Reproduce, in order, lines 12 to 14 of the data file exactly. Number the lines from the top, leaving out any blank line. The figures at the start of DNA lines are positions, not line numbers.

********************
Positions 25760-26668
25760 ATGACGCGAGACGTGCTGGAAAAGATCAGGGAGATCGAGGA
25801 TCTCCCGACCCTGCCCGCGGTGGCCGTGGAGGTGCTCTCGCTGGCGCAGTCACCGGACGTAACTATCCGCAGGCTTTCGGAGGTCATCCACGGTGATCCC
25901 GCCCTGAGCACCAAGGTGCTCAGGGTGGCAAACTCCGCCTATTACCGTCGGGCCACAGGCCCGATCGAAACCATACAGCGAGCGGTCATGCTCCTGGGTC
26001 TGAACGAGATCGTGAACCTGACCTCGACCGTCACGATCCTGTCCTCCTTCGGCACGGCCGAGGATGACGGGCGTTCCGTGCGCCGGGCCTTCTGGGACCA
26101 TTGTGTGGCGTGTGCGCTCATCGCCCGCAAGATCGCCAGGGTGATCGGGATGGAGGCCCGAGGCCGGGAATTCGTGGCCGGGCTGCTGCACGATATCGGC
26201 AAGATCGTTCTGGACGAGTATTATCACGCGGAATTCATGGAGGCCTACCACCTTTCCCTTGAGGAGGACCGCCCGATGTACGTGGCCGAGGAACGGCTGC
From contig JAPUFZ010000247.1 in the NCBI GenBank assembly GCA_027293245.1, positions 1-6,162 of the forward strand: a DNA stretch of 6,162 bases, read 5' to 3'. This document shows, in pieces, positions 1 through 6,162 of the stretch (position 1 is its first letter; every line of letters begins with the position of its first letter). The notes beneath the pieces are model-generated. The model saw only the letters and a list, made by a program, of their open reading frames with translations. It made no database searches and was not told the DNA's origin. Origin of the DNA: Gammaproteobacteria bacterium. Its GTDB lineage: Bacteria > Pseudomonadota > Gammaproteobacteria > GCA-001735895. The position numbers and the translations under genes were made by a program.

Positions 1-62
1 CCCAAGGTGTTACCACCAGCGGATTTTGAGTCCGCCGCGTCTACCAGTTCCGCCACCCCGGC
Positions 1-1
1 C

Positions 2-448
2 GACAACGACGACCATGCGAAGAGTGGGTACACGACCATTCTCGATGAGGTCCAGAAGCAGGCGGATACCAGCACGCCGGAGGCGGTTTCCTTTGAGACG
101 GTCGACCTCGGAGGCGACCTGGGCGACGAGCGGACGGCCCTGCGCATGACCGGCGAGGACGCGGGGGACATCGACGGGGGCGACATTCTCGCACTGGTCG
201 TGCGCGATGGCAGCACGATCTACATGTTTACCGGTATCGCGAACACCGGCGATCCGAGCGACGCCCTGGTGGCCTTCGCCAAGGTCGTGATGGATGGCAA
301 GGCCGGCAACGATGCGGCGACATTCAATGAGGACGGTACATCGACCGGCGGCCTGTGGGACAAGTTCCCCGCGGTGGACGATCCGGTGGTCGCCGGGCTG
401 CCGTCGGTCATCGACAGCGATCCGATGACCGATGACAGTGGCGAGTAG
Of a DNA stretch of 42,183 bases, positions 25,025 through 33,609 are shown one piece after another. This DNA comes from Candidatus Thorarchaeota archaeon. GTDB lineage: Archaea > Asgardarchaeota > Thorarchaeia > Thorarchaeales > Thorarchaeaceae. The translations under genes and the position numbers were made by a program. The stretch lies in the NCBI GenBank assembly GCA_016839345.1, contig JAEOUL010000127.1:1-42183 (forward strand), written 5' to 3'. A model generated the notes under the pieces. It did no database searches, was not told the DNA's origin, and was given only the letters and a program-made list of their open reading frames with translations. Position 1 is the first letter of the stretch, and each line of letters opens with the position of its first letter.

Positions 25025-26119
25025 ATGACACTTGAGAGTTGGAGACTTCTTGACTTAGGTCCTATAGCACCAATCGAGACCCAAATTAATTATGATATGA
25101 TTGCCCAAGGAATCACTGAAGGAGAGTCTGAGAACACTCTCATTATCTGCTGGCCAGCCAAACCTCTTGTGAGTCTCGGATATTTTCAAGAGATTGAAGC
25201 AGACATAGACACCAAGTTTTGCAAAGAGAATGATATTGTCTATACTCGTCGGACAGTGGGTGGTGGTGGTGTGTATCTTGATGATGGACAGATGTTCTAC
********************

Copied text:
1 C

Positions 2-448
2 GACAACGACGACCATGCGAAGAGTGGGTACACGACCATTCTCGATGAGGTCCAGAAGCAGGCGGATACCAGCACGCCGGAGGCGGTTTCCTTTGAGACG